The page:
Baghdad Bombing Still Shaking Iraq

As Iraq marked the first anniversary of the Shiite Golden Mosque bombing in Samarra (according to the Muslim lunar calendar), the landmark event that plunged the country into a bitter and bloody civil war, a series of explosions rocked Baghdad on the Shiite east bank of the Tigris River, killing 97 people and wounding 186.

On Monday at 12.25 p.m. – at the end of a national 15-minute silence called by Prime Minister Nouri al-Maliki to mark the solemn anniversary – the first of two car bombs ripped through the crowded Shorja market in central Baghdad, killing 88 people and wounding 165. One minute later, the second explosion set an eight-story warehouse ablaze and touched off a series of further explosions in a garage filled with cars. In the aftermath, the entire district was enveloped in thick clouds of black smoke that billowed 900 feet into the atmosphere.

About half an hour earlier, a bomb hidden in a bag exploded in the nearby area of Bab al-Sharqi, outside a popular falafel restaurant. Nine people were confirmed dead and 21 injured in that attack.

The bombings shook Baghdad as Prime Minister al-Maliki spoke on Iraqi television and warned that Iraq has no future unless the new US-backed strategy succeeds. As one blast after another sounded in the background, Mr Maliki continued with his address and urged Iraqis to call government hot lines or local police to report insurgents or militants so that the plan has the greatest chance of success.

A number of Iraqis interviewed in Baghdad on Monday told a correspondent for the Christian Science Monitor that they hoped the new strategy would restore calm. “I hope this allows troops to capture all the criminals in the Sunni mosques or in the Shiite mosques,” said Feras al-Jabouri, a Sunni who lives in Amariyah, western Baghdad. He said insurgents and militants are easily identifiable to residents and he believes that shell-shocked Iraqis will finally be convinced to turn in the culprits.

Muthena Mohammed, a Shiite who lives in the southern Baghdad neighborhood of al-Bayaa, said he knows exactly who has attacked his house. “They are my neighbors,” he said. “Under the new plan, they should detain these people so that I can go back to my home, go back to my job, to continue my work. If I go back to my home and the terrorists or insurgents or my neighbors are there and I find them, I will kill them because this is a revenge case.”

Grand Ayatollah Ali al-Sistani, Iraq’s most revered Shiite cleric, urged followers to refrain from being drawn into the vicious cycle of violence, as he commemorated the anniversary of the Samarra bombing. “We call on the believers as they mark this sad occasion and express their feelings … to exercise maximum levels of restraint and not to do or say anything which would harm our Sunni brothers who are innocent for what happened and who do not accept it,” said Mr Sistani.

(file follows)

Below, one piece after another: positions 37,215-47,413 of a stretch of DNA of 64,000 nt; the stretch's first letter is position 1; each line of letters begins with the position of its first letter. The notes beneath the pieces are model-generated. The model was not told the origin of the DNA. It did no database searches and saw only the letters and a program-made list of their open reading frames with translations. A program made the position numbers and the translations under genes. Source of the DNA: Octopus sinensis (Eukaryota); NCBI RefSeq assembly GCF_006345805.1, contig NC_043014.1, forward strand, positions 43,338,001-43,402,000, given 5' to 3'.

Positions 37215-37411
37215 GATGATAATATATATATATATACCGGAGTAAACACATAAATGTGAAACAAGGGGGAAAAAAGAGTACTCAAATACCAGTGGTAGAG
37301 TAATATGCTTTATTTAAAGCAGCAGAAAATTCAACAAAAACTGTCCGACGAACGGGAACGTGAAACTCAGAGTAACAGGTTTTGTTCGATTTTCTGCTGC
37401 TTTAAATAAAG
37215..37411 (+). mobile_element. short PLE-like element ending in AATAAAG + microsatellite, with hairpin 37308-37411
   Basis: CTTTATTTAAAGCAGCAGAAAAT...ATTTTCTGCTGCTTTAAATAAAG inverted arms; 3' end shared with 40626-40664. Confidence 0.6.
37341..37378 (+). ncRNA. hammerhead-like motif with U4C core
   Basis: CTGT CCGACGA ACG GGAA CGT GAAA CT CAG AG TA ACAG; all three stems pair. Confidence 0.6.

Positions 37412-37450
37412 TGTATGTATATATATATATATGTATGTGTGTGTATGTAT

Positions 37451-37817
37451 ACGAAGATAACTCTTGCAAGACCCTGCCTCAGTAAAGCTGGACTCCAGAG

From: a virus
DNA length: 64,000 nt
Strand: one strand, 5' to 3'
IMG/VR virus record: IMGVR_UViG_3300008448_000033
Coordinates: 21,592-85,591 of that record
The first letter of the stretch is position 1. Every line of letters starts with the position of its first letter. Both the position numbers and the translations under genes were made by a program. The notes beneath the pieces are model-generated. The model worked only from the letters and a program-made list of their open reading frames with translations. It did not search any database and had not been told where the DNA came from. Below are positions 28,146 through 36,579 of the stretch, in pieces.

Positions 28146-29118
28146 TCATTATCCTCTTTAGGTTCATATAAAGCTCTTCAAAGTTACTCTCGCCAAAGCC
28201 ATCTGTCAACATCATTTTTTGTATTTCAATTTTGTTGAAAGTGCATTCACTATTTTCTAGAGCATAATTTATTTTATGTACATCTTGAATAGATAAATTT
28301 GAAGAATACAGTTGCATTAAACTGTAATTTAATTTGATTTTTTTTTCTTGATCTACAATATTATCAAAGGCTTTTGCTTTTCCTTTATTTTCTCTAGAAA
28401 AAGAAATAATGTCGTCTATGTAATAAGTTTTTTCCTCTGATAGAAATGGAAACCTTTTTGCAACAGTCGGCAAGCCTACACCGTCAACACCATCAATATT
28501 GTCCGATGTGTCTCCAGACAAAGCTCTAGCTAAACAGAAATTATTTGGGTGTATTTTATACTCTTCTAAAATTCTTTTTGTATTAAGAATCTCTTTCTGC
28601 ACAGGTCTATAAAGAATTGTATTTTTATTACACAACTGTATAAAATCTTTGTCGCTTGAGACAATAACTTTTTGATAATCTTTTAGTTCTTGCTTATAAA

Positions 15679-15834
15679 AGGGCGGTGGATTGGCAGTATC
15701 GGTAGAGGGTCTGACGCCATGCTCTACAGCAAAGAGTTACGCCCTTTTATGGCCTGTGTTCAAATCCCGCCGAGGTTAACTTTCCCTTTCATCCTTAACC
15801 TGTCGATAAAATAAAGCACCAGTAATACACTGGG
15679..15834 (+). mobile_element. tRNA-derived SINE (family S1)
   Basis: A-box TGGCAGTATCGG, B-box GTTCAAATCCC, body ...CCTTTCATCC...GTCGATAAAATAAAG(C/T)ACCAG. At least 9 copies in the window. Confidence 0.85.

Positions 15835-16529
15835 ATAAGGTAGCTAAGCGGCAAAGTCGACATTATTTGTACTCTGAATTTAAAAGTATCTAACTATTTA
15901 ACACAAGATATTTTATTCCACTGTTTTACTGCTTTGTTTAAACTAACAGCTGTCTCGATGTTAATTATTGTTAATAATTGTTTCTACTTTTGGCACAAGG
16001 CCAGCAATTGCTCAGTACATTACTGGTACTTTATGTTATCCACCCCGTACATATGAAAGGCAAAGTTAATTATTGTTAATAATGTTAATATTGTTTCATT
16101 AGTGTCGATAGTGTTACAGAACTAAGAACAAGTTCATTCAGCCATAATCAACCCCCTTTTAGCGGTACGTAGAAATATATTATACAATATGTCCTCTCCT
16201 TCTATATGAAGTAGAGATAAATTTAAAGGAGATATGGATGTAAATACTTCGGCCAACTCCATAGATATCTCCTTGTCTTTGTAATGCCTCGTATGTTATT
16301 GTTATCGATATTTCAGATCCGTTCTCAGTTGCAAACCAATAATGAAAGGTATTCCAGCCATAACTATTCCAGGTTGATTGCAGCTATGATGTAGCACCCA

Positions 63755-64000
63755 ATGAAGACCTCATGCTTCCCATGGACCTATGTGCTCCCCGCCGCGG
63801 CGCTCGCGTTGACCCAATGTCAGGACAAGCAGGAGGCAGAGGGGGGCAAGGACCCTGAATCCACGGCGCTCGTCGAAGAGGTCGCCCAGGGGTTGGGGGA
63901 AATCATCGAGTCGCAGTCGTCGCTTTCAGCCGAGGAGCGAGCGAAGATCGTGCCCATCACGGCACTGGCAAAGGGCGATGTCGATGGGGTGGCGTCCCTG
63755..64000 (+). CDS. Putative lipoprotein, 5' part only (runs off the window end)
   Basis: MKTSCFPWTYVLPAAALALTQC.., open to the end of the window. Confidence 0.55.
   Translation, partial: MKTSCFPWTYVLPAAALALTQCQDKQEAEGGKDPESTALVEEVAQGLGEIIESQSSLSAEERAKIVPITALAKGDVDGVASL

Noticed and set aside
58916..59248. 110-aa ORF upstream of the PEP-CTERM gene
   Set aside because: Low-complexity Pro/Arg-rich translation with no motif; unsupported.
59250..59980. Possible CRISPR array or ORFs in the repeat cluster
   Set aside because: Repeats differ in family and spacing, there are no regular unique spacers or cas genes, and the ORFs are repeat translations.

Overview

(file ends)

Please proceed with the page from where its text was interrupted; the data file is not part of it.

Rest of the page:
The latest bloodshed comes days after Gen. David Petraeus assumed control as the new US commander in Iraq. He has said that the task of US forces will be to help improve security so that the Iraqi government can resolve its political issues, rebuild the economy and improve basic services. “These tasks are achievable. This mission is doable,” he said.

Gen. Petraeus also warned that Iraq is “doomed to continued violence and civil strife” if American and Iraqi forces do not succeed in the counterinsurgency strategy. “We will have to share the burdens and move forward together,” he said. “If we can do that and if we can help the people of Iraq, the prospects of success are good.”

It is not clear how much progress is being made on political and economic reforms needed to achieve a lasting peace in Iraq. However, Mr al-Maliki’s new willingness to crack down on Shiite militants as well as Sunni insurgents does enhance the ability of troops in the new military strategy to temporarily quell the violence in Baghdad.

“I will apply the law to everyone … on militias, political parties, on participants in the political process,” he told CNN in a recent interview. “The law rules, and who is on my side in respecting the law and the government’s will be an ally and a partner, and who rebels against the law and the government’s will be a foe.”

* * * * *

Monday’s attacks were followed by a deadly truck bombing on Tuesday. Witnesses said that a suicide bomber drove a small blue Kia truck packed with explosives into cars parked outside the Trade Ministry, where local residents obtain food rationing cards, and then blew himself up killing 15 people and wounding 27.

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